I have experienced all the challenges of law making.  I have disagreed with one-sided individuals, caught my errors and errors of others in drafts of legislation, and disagreed with others on the interpretation of language in the legislation.  What frustrates me is when individuals cannot at least be open to see all sides of the argument, admit their errors, or at least be open to analyze another interpretation of the legislation being drafted.  I have made mistakes or changed my policy views in my career, but if my mistake or change in policy can result in a better law, then it is good, because ultimately the law affects the people of Hawaii.  Many times, I have watched legislation become law because of these obstacles.  This year is no different.

However, even if legislation become law, which I disagree with, I am happy our government has the Judiciary branch that is separate but equal to the Legislative and Executive branches of government.  Sure the Executive branch can veto bills passed by the Legislature, however, a Legislature with a supermajority can easily override the Governor’s vetoes, or there are times when the Governor and the Legislature are aligned.  Unlike the Legislative branch and Executive branch, the Judiciary branch does not have the same political pressure to make a decision, as the Judiciary’s judges are appointed through a judicial selection process and not elected like the Legislature and Governor.  Therefore, the Judiciary is semi-sheltered from political pressures.  Lady Justice, the symbol of the Judiciary in our country holds the scales of justice, which represents an objective standard by which competing claims are weighed.  With this objective standard, the Judiciary makes decisions on unfair laws, interprets vague laws, makes judgment on disagreements, and imposes sentences fitting of each violation.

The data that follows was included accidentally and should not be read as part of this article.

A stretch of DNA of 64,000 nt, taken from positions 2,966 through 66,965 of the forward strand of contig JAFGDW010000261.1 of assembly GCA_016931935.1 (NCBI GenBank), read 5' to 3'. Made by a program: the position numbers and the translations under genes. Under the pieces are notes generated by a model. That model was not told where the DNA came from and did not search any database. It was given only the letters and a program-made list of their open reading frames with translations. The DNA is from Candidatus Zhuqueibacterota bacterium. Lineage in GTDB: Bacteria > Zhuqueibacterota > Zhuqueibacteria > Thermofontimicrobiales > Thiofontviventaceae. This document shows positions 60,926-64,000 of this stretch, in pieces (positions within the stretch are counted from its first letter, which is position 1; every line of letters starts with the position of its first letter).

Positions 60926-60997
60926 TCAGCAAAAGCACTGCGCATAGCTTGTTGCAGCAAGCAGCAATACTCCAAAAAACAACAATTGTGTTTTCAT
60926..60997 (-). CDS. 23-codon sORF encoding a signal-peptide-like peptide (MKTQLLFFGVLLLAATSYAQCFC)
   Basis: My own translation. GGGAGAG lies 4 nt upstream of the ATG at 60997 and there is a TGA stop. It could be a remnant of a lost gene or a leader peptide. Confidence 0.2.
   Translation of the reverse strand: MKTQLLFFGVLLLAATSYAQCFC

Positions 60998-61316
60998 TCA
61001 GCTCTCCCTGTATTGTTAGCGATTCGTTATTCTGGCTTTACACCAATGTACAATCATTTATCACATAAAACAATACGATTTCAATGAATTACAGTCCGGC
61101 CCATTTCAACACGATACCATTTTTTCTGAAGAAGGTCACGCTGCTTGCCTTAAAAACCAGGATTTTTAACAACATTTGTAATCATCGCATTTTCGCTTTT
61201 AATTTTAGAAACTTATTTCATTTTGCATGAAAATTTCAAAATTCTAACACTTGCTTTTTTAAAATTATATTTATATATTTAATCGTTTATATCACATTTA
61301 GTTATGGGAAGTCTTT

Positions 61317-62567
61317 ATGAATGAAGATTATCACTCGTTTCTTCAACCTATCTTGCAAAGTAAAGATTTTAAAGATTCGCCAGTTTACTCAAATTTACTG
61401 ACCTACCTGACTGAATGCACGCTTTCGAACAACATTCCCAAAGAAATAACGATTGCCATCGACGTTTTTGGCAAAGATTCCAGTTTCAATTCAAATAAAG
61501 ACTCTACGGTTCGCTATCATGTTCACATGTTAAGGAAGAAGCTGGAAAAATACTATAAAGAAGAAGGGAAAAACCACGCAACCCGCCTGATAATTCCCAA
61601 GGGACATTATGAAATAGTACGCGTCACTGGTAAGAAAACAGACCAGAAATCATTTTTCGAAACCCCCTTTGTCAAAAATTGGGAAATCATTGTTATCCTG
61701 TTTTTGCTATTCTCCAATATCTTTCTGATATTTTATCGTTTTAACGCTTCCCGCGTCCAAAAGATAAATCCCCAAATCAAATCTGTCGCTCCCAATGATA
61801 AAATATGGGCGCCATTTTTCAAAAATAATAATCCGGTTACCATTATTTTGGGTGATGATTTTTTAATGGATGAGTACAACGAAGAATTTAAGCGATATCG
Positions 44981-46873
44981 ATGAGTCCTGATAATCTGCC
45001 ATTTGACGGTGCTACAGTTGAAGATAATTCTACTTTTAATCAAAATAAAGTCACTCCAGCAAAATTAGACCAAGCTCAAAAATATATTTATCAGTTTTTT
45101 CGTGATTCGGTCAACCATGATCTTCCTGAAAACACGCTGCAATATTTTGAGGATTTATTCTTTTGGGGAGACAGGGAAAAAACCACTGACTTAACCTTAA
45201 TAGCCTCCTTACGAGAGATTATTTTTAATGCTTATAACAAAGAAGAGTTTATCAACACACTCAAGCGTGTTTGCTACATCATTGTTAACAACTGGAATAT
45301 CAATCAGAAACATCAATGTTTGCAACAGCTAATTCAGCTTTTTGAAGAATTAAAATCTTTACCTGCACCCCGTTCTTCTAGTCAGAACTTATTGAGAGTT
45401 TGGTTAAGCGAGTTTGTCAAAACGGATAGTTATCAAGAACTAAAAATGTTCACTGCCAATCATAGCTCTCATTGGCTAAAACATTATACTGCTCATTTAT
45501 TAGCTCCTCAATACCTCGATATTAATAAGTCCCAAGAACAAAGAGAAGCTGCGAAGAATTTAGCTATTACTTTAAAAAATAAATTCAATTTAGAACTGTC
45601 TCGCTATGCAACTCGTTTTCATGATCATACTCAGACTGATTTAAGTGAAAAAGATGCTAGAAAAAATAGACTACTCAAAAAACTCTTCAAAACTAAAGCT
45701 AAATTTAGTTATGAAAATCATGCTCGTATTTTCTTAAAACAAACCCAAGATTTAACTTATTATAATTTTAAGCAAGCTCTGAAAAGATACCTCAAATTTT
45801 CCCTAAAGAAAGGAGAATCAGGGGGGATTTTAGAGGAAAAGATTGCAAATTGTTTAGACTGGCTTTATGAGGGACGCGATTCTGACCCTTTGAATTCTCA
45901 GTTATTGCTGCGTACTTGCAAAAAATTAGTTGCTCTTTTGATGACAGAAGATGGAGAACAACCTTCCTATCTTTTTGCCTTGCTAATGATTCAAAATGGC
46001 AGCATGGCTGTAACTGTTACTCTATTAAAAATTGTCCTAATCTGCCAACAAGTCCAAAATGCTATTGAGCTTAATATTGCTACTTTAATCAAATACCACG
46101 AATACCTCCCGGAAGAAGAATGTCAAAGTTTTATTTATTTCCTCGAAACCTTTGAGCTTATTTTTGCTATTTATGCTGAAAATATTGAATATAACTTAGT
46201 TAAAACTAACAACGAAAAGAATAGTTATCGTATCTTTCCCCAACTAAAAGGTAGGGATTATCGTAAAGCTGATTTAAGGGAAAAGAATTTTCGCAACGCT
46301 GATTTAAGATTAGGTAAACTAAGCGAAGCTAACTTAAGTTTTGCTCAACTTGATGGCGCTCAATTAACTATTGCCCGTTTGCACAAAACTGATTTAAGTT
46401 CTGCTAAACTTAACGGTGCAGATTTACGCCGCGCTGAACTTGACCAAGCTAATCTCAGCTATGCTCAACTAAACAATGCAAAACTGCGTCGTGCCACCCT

There are laws that force the Judiciary to make a certain decision, and I have always felt uncomfortable about them because it ties the Judiciary’s hands in making a decision after analyzing the facts, weighing competing claims, and applying the law.   A law should not bind the Judiciary to make a decision that is to be applied across the board to every case because every case is different.